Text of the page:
Juryless trials Scotland: Sean Hogg conviction quashing why 'judges cannot be trusted' to replace juries on rape cases
The quashing of Sean Hogg’s unpaid work sentence after he was convicted of raping a 13-year-old girl is a “prime example” of why jury-less trials should not go ahead in Scotland, the legal profession has said.
Hogg, who smirked as he left court after being told he would not be subject to a retrial following his acquittal, was convicted of raping the 13-year-old on various occasions in 2018, when he was aged 17.
He was spared jail by Judge Lord Lake at the High Court in Glasgow in April and was instead given 270 hours of unpaid work, although he said if Mr Hogg was over 25, he would have been sentenced to four or five years behind bars.
This conviction was overturned after prosecutors admitted “mistakes were made” during his trial, with the case sparking considerable political fury and anger among campaigners. It has now been referenced as a “prime example” of why jury-less trials, a pilot of which is planned as part of the Scottish Government’s justice reforms, should not ahead.
Speaking at a fringe event hosted by the Law Society of Scotland at the SNP conference on Tuesday, the president of the Scottish Solicitor’s Bar Association, Stuart Murray, attacked the plans as a “dangerous exercise”.
“We should not be trusting judges in cases that are as serious as this,” he said. "In an ideal world we would have a jury trial for every possible type of offence, but we can’t commit the financial and emotional involvement to bring in a jury of our peers of 15 for somebody nicking a £20 bottle from Boots. That’s not how this works.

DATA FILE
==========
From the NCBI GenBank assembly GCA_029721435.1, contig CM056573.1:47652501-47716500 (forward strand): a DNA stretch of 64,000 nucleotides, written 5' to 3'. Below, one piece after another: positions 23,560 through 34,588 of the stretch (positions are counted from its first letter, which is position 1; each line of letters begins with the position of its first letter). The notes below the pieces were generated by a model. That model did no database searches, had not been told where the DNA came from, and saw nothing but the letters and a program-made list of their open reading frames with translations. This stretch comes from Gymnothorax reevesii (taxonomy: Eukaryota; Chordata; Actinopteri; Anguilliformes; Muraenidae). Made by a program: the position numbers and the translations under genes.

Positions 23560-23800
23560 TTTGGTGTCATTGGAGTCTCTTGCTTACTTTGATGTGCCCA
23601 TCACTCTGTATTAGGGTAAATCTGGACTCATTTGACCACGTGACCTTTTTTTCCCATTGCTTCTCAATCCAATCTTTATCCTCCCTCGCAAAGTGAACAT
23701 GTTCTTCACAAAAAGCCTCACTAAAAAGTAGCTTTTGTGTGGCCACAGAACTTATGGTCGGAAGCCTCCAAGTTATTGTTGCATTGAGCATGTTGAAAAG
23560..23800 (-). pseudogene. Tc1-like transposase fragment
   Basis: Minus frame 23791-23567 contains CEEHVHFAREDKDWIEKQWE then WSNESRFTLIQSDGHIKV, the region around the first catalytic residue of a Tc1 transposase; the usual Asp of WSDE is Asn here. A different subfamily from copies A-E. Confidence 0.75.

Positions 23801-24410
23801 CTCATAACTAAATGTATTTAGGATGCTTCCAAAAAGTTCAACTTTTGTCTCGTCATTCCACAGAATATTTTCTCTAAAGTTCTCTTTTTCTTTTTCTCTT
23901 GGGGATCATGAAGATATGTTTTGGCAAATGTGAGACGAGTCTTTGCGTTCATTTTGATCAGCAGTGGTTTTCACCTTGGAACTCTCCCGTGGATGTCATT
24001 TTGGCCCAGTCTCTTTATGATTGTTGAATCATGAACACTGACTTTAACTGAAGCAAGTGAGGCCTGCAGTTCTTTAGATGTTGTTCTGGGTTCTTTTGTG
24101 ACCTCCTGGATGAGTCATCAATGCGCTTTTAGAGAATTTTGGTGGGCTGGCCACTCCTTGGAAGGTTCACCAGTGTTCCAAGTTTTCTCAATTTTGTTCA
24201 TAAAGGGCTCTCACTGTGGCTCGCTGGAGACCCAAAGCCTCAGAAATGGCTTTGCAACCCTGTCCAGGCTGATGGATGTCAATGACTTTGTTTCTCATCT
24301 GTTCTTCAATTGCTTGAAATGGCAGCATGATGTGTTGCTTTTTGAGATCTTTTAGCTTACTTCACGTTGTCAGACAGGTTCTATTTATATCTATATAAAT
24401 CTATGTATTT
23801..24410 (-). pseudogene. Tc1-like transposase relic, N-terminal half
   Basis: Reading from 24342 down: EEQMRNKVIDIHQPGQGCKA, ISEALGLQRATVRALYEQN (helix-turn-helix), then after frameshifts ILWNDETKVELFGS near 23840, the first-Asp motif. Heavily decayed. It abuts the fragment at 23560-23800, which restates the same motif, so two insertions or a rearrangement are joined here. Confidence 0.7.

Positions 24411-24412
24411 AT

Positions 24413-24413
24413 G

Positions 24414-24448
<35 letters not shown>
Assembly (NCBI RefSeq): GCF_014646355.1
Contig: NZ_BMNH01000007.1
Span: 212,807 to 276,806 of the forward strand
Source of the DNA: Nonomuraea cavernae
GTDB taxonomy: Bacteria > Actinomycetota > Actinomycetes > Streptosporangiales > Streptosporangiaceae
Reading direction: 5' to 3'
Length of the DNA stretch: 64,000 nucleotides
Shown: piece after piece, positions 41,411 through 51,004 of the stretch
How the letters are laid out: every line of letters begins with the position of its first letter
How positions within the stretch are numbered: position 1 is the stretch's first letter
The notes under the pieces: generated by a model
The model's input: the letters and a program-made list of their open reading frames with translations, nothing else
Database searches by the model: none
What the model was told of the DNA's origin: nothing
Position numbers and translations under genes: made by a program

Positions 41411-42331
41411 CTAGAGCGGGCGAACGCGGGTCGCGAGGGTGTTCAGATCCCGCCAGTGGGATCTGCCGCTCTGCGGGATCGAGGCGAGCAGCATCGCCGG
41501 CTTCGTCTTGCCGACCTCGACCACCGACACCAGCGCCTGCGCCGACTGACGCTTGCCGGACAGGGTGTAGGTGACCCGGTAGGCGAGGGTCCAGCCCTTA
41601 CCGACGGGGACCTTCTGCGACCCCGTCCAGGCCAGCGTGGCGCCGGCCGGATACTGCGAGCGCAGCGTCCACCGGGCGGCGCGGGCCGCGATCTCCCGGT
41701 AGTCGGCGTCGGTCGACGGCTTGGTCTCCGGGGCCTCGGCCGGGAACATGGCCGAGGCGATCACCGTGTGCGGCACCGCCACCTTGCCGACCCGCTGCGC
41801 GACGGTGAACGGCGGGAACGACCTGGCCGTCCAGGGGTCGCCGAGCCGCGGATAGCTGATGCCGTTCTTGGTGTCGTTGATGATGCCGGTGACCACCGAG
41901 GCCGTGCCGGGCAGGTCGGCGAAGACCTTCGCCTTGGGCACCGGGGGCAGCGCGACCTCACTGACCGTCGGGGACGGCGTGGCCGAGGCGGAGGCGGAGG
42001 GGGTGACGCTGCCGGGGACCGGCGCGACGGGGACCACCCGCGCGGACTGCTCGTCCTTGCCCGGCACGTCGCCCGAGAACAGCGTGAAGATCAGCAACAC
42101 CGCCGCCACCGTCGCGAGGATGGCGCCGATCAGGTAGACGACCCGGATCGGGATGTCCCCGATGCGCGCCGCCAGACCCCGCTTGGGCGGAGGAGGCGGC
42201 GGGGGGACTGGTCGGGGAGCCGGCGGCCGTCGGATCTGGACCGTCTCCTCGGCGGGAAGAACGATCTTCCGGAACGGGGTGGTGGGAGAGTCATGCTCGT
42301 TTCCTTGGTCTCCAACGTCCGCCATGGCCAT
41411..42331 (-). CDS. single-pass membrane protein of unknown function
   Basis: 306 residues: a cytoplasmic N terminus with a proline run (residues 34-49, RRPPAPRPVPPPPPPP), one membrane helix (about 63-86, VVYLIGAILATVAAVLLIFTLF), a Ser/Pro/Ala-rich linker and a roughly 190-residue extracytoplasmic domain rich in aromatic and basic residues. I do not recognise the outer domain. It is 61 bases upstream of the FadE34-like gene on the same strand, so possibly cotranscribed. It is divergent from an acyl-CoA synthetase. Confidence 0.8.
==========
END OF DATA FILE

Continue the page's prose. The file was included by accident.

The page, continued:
"You preserve those issues for the most serious of offences and we cannot trust judges to make those decisions for a number of decisions.
"I realise this was a sentencing issue … but Lord Lake, I think if he were asked, made a complete pig’s ear of the Sean Hogg case. I see that, respecting Lord Lake as generally he is a very well respected High Court judge, that is a prime example of why you can’t trust judges in these most serious of offences.”
Sheila Webster, president of the Law Society of Scotland, also heavily criticised the Bill.
She said: “Parts of the Bill we do feel risk undermining the integrity of the criminal justice system. It is actually a really important thing that the integrity of the criminal justice system remains in place and we all have trust and faith in it, it is critically important to society.”
Stuart McDonald, the SNP’s former justice spokesperson in Westminster prior to being sacked during the party’s reshuffle earlier this year, said jury trials should not be “sacrosanct”. He said he was “reluctantly” backing the Bill.
"Obviously there is significant resistance to this from solicitors and I wonder if there is some sort of middle ground that can be found,” he said, raising the suggestion of lay people or experts in sexual offences sitting alongside judges during the pilot.
He added: “There may be different ways that we could perhaps find a middle ground here to try and bring this forward.”
A Scottish Government spokesperson said: “The proposal to pilot judge only rape trials is a recommendation of a review carried out by Lady Dorrian, Scotland’s second most senior judge, to improve how the justice system treats rape victims. The purpose of a pilot is to gather evidence on the most effective way to reach fair verdicts in these complex cases.
“We have worked closely with the legal sector on the proposals and will continue to do so during the development and evaluation of the pilot.”
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